Rule 201.?Judicial Notice of Adjudicative Facts.
(a) Scope. This rule governs judicialnotice of an adjudicative fact only, not a legislative fact.
(b) Kindsof Facts That May Be Judicially Noticed. The court may judiciallynotice a fact that is not subject to reasonable dispute because it:
(b)(1) is generally known within thetrial court?s territorial jurisdiction; or
(b)(2) can be accurately and readilydetermined from sources whose accuracy cannot reasonably be questioned.
(c) TakingNotice. Thecourt:
(c)(1) may take judicialnotice on its own; or
(c)(2) must take judicialnotice if a party requests it and the court is supplied with the necessaryinformation.
(d) Timing. The court may takejudicial notice at any stage of the proceeding.
(e) Opportunityto Be Heard. On timely request, a party is entitled tobe heard on the propriety of taking judicial notice and the nature ofthe fact to be noticed. If the court takes judicial notice before notifying aparty, the party, on request, is still entitled to be heard.
(f) Instructingthe Jury. Ina civil case, the court must instruct the jury to accept the noticed fact asconclusive. In a criminal case, the court must instruct the jury that it may ormay not accept the noticed fact as conclusive.
2011Advisory Committee Note. ?The language of this rule has been amended as part of the restyling of the EvidenceRules to make them more easily understood and to make style and terminologyconsistent throughout the rules. These changes are intendedto be stylistic only. There is no intent to change any result in any ruling onevidence admissibility. This rule is the federal rule, verbatim.
Original Advisory CommitteeNote. Thisrule is the federal rule, verbatim, and consolidates the law of judicial noticeformerly contained in Rules 9 through 12, Utah Rules of Evidence (1971) and inUtah Code ? 78-25-1 (1953) into one broadly defined rule. The Utah SupremeCourt has stated the rule with reference to judicial notice in LittleCottonwood Water Co. v. Kimball, 76 Utah 243, 267, 289 Pac. 116 (1930)where the court stated: "In short, a court is presumed to know what everyman of ordinary intelligence must know about such things." See also DeFusion Co. v. Utah Liquor Control Comm'n, 613 P.2d 1120 (Utah 1980).
Subdivision(a) "governs only judicial notice of adjudicative facts," and doesnot deal with instances in which a court may notice legislative facts, which is left to the sound discretion of trial and appellatecourts. Compare Rule 12, Utah Rules of Evidence (1971). Since legislative factsare matters that go to the policy of a rule of law as distinct from the truefacts that are used in the adjudication of a controversy they are notappropriate for a rule of evidence and best left to the law-makingconsiderations by appellate and trial courts.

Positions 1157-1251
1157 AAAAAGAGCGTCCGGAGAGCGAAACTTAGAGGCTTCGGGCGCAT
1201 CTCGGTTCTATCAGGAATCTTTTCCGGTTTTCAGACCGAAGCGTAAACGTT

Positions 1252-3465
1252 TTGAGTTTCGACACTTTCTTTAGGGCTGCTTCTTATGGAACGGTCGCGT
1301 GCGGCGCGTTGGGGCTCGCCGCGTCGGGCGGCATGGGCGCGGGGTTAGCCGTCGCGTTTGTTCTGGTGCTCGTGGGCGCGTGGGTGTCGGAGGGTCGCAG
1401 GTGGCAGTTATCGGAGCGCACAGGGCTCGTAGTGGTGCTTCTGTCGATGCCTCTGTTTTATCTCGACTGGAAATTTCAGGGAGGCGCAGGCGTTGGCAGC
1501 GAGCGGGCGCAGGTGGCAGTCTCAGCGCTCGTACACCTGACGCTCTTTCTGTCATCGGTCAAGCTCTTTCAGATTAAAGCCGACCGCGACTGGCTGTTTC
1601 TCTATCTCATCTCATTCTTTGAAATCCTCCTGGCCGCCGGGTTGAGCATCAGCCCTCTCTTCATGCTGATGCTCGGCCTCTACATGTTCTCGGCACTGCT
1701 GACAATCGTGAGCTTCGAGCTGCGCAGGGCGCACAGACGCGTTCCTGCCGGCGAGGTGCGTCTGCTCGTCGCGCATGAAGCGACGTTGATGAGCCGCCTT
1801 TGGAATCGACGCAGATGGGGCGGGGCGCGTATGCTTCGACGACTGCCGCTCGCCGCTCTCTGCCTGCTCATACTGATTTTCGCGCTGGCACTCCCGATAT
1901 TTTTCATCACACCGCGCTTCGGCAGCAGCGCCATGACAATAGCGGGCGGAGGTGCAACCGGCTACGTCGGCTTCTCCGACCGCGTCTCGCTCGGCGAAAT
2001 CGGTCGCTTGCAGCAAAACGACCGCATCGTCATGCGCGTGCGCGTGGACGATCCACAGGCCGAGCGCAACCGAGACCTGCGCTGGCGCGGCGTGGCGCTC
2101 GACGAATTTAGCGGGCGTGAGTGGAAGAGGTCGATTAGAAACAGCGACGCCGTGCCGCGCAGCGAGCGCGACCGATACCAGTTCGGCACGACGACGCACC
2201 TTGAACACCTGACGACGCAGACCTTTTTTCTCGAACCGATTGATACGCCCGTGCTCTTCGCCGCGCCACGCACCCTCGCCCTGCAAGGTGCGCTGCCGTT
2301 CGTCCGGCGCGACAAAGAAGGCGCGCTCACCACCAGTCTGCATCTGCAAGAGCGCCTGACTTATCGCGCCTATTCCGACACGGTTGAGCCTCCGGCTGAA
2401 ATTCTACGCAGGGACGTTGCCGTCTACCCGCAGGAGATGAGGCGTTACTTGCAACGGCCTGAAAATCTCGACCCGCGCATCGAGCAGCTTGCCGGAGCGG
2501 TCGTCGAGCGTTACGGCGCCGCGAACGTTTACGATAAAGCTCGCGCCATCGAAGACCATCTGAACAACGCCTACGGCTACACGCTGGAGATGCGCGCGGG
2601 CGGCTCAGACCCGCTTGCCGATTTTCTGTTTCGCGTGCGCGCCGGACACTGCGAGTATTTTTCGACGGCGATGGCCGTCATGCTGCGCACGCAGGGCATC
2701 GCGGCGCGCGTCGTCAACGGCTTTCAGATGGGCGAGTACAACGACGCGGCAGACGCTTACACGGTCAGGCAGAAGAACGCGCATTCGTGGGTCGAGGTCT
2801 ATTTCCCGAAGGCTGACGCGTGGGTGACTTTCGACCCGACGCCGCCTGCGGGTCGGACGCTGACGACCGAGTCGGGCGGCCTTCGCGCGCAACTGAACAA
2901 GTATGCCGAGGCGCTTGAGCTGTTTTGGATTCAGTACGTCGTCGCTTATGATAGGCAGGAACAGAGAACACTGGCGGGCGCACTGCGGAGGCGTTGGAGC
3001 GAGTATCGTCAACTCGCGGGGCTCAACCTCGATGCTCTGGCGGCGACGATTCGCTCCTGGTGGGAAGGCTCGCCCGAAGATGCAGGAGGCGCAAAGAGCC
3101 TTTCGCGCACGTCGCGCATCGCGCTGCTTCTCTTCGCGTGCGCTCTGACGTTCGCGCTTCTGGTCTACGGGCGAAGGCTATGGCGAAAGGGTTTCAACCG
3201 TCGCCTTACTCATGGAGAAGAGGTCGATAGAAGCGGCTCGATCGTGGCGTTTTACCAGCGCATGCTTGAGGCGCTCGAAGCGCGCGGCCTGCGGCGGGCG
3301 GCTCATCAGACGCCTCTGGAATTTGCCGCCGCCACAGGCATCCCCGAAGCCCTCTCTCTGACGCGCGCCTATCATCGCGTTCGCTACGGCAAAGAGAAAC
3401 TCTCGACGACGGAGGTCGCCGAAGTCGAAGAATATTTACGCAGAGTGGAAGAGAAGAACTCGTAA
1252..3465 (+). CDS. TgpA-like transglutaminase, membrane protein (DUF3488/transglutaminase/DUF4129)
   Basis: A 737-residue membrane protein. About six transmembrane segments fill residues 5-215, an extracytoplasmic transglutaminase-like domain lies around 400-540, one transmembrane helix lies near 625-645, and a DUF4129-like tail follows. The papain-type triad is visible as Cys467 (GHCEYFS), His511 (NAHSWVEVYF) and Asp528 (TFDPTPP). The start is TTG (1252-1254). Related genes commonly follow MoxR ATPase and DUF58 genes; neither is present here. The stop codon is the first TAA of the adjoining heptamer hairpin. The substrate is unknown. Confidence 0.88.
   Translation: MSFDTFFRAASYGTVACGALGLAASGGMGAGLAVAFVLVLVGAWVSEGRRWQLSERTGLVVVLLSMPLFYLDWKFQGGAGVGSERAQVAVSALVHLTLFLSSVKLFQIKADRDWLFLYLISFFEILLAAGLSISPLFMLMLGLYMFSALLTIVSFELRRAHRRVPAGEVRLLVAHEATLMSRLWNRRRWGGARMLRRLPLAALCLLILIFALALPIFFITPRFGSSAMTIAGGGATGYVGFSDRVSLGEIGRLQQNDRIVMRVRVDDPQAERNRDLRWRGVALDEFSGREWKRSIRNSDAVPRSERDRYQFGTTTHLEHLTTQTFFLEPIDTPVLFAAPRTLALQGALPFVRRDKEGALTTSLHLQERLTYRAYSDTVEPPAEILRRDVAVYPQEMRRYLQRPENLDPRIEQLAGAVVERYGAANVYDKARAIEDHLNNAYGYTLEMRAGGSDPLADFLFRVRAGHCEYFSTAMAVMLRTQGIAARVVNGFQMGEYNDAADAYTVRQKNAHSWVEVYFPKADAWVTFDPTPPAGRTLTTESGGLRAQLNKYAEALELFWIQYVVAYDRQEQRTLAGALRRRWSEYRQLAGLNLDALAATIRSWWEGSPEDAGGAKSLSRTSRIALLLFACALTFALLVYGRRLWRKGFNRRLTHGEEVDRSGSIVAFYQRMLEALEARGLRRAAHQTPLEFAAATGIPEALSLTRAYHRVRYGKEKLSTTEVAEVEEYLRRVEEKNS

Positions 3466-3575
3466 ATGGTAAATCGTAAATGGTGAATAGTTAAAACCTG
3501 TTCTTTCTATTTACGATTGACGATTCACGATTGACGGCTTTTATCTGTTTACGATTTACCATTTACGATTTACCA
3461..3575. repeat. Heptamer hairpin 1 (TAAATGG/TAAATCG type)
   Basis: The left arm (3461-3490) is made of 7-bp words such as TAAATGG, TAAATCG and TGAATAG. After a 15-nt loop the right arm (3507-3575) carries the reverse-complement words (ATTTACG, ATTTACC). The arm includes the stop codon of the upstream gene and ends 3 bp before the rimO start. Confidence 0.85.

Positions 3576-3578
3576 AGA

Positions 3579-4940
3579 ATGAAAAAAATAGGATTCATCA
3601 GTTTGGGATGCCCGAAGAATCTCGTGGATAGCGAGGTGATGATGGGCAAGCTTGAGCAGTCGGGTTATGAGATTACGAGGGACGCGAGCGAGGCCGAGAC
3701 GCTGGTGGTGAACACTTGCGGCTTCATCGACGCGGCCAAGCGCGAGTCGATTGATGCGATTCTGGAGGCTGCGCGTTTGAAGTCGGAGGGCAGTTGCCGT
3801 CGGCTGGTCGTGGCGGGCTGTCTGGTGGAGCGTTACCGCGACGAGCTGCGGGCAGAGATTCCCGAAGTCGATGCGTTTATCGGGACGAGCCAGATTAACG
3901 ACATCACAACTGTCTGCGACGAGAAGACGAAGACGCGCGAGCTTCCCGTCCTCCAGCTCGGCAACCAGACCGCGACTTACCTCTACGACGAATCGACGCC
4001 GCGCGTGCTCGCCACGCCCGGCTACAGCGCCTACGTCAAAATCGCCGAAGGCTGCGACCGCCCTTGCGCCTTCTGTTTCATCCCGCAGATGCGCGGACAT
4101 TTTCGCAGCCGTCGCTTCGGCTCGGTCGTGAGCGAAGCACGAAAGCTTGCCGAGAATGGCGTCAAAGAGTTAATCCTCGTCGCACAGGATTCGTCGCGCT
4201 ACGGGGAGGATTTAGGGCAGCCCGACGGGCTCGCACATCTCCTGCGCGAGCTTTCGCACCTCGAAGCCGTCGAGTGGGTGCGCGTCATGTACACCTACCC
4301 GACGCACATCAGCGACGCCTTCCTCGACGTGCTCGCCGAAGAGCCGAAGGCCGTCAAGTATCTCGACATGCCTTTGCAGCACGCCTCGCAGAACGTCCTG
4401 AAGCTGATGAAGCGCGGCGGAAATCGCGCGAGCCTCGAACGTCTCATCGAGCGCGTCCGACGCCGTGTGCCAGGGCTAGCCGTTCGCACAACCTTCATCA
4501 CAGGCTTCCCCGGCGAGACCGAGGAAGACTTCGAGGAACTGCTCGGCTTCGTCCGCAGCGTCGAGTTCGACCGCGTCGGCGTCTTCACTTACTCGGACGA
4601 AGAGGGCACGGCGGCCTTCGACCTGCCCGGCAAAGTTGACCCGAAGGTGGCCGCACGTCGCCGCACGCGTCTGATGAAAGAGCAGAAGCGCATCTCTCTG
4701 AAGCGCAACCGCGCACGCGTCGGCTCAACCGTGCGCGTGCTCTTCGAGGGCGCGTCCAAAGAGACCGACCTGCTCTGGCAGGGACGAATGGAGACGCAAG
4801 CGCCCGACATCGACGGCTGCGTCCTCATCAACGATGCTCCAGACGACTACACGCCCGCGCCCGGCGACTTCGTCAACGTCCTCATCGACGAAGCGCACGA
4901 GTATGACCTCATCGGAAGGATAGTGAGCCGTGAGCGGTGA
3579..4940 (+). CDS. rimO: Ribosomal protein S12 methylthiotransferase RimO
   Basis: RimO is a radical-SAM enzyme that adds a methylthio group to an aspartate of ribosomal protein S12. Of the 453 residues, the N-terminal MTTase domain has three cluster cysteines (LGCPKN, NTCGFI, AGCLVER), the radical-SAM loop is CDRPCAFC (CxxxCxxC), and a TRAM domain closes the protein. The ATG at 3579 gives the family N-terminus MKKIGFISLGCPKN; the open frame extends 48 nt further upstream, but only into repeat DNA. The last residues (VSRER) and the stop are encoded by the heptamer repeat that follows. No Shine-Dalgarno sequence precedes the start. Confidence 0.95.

Subdivision(b) is in accord with the Little Cottonwood Water Co. case, supra, and thesubstance of Rule 9(1) and (2), Utah Rules of Evidence (1971). Utah lawpresumes that the law of another jurisdiction is the same as that of the Stateof Utah and judicial notice has been taken from thelaw of other states and foreign countries. Lamberth v. Lamberth, 550 P.2d 200 (Utah 1976); Maple v. Maple,566 P.2d 1229 (Utah 1977). The Utah court has taken judicial notice under Rule9(2), Utah Rules of Evidence (1971) of the rules and regulations of the TaxCommission. Nelson v. State Tax Comm'n, 29 Utah2d 162, 506 P.2d 437 (1973). The broad language of subdivision (b) is identicalto Rule 201 of the Uniform Rules of Evidence (1974). Judicial notice of foreignlaw is permissible under this rule. Provisions of this rule supersede Utah Code? 78-25-1 (1953), since the statute is merely illustrative of items encompassedwithin the broad framework of this rule. The foreign law of some jurisdictions might best be left to proof through witnesses if the resortto sources available in the State of Utah is questionable.
Subdivision(c) is discretionary, but subdivision (d) requires the court to take judicialnotice if requested by a party and if supplied with the necessary informationto make a determination of whether to take judicial notice. Compare Rules 9(2)and 10(3), Utah Rules of Evidence (1971). The committee believes that Rule201(d) simplifies the process of taking judicial notice of adjudicative factsby making it mandatory when a party makes a request therefor andsupplies the court with the necessary information.